Ballistics by the inch

Review: AMT Lightning — the Ruger Mk II Clone

I recently had a chance to shoot an AMT Lightning — it’s a clone of the Ruger Mark II .22lr pistol, but in stainless steel. Here it is:

That’s a 10″ factory barrel, which was one of the options available when these guns were being produced back in the 80’s/90’s.

I remember these guns, or more accurately the lawsuit about them, from when they were being produced. Ruger didn’t take kindly to AMT using their designs (AMT also had a version of the 10/22), and took them to court over it. Ruger won the suit, as I recall (though there isn’t much readily available online to document that) and a few years later AMT went belly-up. Whether that was a result of the lawsuit or poor sales is still a subject of some debate.

Anyway, these guns are still kicking around, and every so often you can see one in a local gun shop or on your favorite auction site. My buddy picked one up, and we shot it last weekend.

In checking online, it seems that the quality control on the AMT guns varied widely — from year to year, specific model guns could range from great and reliable to a major nightmare. Evidently the biggest problem was with the hardness of the stainless steel used.

Only time will tell, but the one we had seemed fine. The fit & finish were OK, with no obvious problems. It shot just fine, and didn’t feel much different than any Mark II I’ve ever shot, though the trigger seemed a little rougher.  Without doing a head-to-head comparison, I can’t really say much more than that. Accuracy was as good as I could expect, limited more by my ability shooting it standing than by any issues with the gun. The long barrel certainly made it soft to shoot in terms of recoil.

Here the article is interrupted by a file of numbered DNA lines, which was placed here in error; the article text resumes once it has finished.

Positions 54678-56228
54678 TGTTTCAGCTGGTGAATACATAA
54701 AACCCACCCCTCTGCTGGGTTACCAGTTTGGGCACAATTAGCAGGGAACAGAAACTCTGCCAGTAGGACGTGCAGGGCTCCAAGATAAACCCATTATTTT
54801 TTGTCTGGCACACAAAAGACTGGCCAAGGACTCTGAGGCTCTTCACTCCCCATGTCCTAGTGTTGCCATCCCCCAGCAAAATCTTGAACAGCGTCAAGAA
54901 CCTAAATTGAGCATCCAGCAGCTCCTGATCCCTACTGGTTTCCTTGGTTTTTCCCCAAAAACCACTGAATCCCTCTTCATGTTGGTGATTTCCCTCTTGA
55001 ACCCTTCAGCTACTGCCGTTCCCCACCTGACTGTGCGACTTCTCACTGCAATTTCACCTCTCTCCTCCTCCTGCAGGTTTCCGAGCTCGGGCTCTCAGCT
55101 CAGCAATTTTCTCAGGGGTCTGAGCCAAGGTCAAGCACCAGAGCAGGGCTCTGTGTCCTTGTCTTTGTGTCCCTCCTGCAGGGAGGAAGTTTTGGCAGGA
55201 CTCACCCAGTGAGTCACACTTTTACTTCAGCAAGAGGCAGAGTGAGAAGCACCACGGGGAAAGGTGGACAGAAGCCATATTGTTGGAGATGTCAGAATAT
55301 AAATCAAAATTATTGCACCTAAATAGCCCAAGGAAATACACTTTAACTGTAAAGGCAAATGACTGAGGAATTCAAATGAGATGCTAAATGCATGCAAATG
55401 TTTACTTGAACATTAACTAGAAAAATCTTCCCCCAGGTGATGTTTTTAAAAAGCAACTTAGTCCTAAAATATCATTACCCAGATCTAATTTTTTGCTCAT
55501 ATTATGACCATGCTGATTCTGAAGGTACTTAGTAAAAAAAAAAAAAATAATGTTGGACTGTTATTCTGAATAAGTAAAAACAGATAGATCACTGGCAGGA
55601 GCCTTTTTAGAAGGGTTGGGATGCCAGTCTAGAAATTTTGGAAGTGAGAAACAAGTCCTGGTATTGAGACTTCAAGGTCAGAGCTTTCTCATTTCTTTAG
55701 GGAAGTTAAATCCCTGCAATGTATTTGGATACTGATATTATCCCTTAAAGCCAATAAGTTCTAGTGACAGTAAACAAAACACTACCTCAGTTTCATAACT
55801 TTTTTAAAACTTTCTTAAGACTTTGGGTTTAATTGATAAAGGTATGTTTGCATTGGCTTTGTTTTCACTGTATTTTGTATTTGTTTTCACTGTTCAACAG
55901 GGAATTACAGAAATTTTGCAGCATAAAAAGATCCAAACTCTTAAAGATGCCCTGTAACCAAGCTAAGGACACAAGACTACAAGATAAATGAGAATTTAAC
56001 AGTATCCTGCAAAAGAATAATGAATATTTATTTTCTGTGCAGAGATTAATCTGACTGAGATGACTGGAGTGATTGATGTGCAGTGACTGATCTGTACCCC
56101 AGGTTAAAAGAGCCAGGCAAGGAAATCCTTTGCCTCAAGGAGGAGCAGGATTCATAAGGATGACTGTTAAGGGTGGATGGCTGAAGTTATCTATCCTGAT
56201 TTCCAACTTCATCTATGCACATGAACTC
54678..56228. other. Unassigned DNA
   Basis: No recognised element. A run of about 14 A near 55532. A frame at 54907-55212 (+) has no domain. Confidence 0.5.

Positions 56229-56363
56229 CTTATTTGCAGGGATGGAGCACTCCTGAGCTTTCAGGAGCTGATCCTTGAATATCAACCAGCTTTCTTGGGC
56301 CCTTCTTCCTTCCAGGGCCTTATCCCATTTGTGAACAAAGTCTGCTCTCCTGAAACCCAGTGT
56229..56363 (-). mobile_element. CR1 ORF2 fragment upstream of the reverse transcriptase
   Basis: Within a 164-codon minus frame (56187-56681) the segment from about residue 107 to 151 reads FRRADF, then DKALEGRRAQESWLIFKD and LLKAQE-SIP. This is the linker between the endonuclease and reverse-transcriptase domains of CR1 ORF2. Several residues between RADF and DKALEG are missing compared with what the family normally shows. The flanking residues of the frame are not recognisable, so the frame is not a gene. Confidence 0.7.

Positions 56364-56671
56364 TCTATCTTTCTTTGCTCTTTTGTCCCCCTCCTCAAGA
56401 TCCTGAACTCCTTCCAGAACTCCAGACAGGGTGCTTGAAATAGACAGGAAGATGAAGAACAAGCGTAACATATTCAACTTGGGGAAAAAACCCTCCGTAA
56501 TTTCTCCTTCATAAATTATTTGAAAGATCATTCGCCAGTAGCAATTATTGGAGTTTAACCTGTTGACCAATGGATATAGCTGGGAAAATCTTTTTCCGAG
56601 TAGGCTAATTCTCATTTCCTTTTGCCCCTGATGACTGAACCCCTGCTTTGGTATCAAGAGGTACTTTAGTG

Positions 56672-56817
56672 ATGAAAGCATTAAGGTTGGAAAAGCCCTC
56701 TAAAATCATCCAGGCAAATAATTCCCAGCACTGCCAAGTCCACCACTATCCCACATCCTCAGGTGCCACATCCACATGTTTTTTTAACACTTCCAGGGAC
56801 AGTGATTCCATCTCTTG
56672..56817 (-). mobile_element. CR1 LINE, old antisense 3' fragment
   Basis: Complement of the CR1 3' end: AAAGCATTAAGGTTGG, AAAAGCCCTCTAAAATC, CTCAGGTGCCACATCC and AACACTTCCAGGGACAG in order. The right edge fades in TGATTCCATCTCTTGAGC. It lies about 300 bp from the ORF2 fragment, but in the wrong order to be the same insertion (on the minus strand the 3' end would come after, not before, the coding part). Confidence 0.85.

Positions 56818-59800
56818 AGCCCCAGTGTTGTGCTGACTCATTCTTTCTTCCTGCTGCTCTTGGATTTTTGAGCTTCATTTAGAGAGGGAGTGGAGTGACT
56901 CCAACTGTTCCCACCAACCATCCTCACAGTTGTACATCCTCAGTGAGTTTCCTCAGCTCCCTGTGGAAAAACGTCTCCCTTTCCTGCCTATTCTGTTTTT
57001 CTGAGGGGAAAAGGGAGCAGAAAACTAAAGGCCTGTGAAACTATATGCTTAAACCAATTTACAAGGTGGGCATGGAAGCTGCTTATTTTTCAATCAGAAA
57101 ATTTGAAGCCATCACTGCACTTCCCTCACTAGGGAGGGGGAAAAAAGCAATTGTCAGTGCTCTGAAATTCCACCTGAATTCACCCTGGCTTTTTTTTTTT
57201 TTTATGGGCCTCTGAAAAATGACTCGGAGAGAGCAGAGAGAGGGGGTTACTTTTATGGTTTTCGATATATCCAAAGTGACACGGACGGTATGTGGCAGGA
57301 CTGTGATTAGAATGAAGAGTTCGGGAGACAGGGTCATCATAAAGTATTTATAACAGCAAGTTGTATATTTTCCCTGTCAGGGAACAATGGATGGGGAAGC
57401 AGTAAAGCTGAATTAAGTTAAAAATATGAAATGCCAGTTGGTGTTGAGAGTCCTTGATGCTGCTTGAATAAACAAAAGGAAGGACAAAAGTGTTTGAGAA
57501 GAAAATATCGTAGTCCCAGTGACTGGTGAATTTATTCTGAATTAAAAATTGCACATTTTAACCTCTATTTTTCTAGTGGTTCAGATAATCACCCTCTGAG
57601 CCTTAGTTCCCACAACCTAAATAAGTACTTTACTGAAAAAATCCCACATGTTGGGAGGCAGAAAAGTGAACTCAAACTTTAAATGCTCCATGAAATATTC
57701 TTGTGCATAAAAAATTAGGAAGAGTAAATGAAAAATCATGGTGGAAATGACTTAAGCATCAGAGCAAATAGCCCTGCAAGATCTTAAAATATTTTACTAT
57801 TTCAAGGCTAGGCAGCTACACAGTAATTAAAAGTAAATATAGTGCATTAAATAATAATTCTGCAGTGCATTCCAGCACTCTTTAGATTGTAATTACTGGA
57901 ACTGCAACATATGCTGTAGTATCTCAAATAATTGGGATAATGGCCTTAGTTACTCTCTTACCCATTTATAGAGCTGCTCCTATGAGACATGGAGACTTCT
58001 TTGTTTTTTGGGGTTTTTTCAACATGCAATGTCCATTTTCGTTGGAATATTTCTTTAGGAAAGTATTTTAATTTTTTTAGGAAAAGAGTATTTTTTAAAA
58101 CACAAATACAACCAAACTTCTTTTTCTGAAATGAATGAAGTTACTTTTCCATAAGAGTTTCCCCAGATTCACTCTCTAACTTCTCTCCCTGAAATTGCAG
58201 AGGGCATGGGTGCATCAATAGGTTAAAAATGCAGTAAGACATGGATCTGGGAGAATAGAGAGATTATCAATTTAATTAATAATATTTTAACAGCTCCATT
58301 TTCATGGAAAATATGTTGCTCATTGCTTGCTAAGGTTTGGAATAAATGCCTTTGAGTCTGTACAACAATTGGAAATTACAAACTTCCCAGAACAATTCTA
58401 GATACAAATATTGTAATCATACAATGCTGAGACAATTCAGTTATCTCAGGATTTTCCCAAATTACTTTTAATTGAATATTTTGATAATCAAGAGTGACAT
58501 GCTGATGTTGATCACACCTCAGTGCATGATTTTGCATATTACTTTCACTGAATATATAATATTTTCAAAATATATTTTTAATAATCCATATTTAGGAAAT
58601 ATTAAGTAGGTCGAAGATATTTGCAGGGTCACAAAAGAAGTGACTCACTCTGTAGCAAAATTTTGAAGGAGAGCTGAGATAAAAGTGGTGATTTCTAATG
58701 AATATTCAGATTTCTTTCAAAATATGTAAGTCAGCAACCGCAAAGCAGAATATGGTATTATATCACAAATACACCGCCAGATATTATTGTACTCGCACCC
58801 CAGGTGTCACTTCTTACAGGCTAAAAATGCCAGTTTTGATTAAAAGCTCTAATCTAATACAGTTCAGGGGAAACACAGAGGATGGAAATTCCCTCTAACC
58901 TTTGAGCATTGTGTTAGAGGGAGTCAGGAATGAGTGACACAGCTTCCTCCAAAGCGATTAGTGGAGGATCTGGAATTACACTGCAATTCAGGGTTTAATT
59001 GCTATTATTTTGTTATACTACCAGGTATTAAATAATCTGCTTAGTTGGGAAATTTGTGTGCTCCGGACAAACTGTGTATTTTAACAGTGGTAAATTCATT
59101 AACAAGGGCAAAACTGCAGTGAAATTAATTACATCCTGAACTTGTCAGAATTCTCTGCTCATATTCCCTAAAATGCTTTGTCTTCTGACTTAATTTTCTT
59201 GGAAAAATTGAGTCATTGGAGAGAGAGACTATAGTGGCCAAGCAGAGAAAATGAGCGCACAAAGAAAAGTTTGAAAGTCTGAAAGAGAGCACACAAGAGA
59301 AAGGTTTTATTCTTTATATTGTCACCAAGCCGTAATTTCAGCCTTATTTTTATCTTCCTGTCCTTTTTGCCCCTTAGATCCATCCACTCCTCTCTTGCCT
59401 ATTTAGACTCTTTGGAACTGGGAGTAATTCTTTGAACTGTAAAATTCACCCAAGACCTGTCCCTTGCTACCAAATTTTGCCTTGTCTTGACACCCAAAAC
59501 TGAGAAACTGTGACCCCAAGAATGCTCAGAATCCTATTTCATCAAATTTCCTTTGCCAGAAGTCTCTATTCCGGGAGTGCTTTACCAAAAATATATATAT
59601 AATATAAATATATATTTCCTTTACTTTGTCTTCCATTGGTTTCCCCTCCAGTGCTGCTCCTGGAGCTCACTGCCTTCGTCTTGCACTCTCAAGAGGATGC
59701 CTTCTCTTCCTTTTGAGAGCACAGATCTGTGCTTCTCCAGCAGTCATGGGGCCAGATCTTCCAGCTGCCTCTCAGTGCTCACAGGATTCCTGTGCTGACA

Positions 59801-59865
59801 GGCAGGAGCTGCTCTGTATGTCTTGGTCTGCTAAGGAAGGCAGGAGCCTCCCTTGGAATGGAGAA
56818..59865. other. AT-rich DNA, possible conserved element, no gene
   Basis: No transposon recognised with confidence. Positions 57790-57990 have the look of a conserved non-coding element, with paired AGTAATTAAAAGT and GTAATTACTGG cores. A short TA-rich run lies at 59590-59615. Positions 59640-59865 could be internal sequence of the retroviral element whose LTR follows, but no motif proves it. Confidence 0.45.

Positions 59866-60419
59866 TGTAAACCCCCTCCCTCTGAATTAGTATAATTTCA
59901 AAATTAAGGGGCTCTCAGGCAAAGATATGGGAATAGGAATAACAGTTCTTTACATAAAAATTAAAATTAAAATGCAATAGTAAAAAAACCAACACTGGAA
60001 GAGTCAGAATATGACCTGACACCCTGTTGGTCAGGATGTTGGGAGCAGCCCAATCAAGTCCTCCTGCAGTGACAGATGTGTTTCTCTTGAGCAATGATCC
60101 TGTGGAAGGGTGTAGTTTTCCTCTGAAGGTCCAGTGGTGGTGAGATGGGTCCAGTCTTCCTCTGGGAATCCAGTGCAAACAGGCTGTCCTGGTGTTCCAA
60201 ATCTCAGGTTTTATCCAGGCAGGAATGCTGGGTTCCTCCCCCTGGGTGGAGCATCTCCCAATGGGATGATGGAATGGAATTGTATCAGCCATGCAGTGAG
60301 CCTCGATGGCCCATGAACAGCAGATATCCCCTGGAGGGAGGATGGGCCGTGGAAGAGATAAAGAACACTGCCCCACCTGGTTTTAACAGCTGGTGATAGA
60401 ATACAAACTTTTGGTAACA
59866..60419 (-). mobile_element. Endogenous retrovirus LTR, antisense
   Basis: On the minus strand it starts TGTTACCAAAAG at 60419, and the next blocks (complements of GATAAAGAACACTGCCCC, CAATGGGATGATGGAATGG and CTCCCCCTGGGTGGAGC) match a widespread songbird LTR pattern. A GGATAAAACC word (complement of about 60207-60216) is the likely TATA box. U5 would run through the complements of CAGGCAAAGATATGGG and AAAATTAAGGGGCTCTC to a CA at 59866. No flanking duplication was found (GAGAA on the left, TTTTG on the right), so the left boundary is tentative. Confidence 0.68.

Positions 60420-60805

So I wouldn’t call it a collector’s item, or comparable in quality to a real Ruger. But if you come across one at an attractive price, and it looks to be in decent shape, don’t be afraid to take a risk.

 

Jim Downey

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April 8, 2018 Posted by | .22 | , , , , , , , , | 1 Comment

Reprise: the *other* perfect concealed carry revolver(s).

Prompted by my friends over at the Liberal Gun Club, this is another in an occasional series of revisiting some of my old articles which had been published elsewhere over the years, perhaps lightly edited or updated with my current thoughts on the topic discussed. This is an article I wrote for Guns.com, and it originally ran 11/26/2011.  Some additional observations at the end.

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The Smith & Wesson models 442 and 642 revolvers have their roots back more than 60 years ago. Needless to say there have been any number of variations on the J-frame theme over time (there are currently 49 versions offered on the S&W website), but perhaps the most popular has been the Airweight 642 (in stainless steel or brushed aluminum, and a variety of grips). The 642 certainly has been a very good seller, and has been at or near the top of S&W’s sales for most of the last decade. The 442 and 642 models are identical in every way except finish (the 442 is blued), but the 642 is more popular.

Why is this gun so popular? Well, it does everything right, at least as far as being a self-defense tool. It’s small, lightweight, hides well in a pocket or purse, is intuitively easy to shoot, and it handles the dependably potent .38 Special cartridge.

But let me expand on those points.